Thank You For All of This
by Chris Dodge, education specialist and boat captain
We were sitting on a mooring near Potter’s Cove on the west side of Prudence Island. The day could not have been any better, with the sun shining and a full day of marine science education behind us as our 20 or so campers enjoyed a swim off of the M/V Elizabeth Morris. As I stood on the rail with a lifeguard tube under my arms presiding over our flock of young BayCampers, a nearby boat with a family on board, also enjoying this Friday afternoon with a swim, raised its anchor and motored towards us.
Once they had gotten a bit closer, the father behind the wheel yelled out, “Thank you for all of this!!” and gestured toward the water all around their vessel and ours. We had a short conversation, and the family let us know how appreciative they were of the work that Save the Bay does that made their afternoon swim a possibility. I thanked them as well for being out enjoying this beautiful body of water, and after that, they were off.
“If I wear my bright red shirt as I go about my weekend errands, I will almost certainly be stopped by a stranger…. It is hard to find someone who doesn’t have some experience with Save the Bay and the work that goes on here.”
While I may have almost 12 years of experience working on the water in marine education, I have only worked for Save the Bay since March 2018. But in that small amount of time, I have repeatedly witnessed and been made aware of the direct impact that Save the Bay has on the lives of Rhode Islanders and everyone in the Narragansett Bay watershed. If I wear my bright red shirt as I go about my weekend errands, I will almost certainly be stopped by a stranger letting me know about “that time in seventh grade [they] went out on the boat,” the beach cleanup they participated in this year, or how they can’t wait for next year’s swim. It is hard to find someone who doesn’t have some experience with Save the Bay and the work that goes on here.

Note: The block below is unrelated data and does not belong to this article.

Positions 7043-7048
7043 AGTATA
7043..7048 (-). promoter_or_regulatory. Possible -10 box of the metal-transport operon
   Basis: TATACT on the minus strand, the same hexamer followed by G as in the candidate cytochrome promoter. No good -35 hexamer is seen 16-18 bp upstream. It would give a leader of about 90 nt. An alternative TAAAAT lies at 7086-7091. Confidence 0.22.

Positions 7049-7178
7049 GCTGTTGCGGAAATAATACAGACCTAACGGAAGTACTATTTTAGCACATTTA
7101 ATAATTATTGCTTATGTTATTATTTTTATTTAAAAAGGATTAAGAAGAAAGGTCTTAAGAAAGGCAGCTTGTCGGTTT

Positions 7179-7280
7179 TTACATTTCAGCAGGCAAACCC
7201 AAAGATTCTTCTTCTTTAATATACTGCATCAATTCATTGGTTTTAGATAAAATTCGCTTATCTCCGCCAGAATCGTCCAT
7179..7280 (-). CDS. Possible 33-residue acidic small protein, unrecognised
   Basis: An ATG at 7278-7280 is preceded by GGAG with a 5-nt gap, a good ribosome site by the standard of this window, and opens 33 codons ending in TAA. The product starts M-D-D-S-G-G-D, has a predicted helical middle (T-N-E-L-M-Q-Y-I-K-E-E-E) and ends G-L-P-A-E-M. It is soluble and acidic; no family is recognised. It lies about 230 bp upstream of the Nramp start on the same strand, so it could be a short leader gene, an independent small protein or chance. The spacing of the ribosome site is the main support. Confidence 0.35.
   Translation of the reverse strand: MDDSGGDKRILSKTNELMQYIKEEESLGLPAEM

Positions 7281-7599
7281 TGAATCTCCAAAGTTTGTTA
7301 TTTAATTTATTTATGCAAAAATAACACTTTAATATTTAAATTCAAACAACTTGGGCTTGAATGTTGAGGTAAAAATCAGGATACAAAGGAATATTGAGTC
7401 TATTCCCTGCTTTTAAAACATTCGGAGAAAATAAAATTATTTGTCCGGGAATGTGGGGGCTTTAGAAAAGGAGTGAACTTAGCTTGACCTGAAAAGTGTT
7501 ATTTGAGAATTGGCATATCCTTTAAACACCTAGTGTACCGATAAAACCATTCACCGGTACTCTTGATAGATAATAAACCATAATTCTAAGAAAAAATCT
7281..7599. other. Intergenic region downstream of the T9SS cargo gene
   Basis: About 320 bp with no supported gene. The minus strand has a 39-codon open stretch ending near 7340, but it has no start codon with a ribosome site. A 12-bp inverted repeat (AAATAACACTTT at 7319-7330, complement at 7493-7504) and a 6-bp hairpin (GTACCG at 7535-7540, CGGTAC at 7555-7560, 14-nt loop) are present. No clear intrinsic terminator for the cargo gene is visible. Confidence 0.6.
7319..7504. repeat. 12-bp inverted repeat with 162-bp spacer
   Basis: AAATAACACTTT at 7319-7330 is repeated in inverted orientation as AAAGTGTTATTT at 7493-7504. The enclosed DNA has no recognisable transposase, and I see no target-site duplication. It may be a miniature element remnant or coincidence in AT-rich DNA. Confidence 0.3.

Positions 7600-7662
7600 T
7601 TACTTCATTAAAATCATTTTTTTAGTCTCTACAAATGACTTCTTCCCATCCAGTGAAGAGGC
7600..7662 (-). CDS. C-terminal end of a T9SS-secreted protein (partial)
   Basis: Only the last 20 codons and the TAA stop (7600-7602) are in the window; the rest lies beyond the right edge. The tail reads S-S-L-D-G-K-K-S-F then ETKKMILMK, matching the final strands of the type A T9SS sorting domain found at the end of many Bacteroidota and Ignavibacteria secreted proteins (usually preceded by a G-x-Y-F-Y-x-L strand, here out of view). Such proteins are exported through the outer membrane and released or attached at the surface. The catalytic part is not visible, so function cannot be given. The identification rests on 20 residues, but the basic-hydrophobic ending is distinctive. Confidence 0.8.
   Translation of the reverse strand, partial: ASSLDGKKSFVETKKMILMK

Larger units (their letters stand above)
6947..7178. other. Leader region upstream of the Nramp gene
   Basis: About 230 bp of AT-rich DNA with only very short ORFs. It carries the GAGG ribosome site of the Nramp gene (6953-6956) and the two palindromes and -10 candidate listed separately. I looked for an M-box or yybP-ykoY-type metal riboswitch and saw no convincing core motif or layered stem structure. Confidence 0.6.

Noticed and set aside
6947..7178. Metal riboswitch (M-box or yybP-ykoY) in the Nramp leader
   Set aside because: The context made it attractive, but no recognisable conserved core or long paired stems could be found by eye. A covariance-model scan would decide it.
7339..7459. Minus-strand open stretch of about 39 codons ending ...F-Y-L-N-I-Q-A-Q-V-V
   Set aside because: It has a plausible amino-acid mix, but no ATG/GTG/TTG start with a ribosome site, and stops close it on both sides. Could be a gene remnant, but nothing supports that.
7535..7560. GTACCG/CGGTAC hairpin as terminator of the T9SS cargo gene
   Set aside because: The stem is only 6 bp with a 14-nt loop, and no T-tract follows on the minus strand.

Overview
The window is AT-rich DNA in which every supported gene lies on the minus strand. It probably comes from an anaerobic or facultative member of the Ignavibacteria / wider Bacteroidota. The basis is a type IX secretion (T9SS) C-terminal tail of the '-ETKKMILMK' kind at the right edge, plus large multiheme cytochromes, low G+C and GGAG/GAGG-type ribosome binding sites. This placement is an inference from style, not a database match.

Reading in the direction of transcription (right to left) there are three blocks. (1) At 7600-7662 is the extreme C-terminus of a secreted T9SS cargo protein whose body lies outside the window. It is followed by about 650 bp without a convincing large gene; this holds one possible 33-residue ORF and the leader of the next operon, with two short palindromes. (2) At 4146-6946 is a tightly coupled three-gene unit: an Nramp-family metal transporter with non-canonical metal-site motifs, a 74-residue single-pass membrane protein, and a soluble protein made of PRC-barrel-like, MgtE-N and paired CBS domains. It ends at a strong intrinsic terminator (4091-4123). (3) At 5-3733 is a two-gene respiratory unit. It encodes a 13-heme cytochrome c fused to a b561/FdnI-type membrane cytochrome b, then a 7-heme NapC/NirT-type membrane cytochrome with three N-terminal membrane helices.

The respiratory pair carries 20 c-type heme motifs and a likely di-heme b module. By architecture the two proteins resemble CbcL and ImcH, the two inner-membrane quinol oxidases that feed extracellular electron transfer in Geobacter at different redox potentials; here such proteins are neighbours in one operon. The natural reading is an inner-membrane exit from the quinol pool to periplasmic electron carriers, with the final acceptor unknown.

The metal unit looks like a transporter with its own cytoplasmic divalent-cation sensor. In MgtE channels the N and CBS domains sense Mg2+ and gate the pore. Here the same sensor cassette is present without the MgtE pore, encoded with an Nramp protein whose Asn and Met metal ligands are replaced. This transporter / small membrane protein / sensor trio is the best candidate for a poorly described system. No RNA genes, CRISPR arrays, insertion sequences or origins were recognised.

Organizations like ours are instrumental in maintaining the health of coastal bodies of water like Narragansett Bay, along with other estuaries around the planet. These waters are a public resource that every citizen has a right to access with the knowledge they’ll be safe in doing so. A half a century ago, the health of most of our rivers, bays, and coastlines was severely impaired, and a swim in one of these places, including Narragansett Bay, may not have been the best idea. However, as a direct result of the advocacy, outreach, education, restoration, monitoring,and communication work done by Save the Bay, that family enjoying a warm summer afternoon has a safe place to go for a swim.
Organizations like our are also supported largely by the generosity of our members and donors. Without them, we couldn’t do what we do. So to all of these good folks, we say… imagine that we at Save The Bay are pulling up next to you in our own boat, with arms stretched wide in a symbolic embrace of the water all around us, exclaiming, “Thank you for all of this! YOU make it possible!”
I am thrilled to be working for such a fantastic organization with an amazing staff and to be calling Rhode Island home, and I hope to be doing so for quite a while!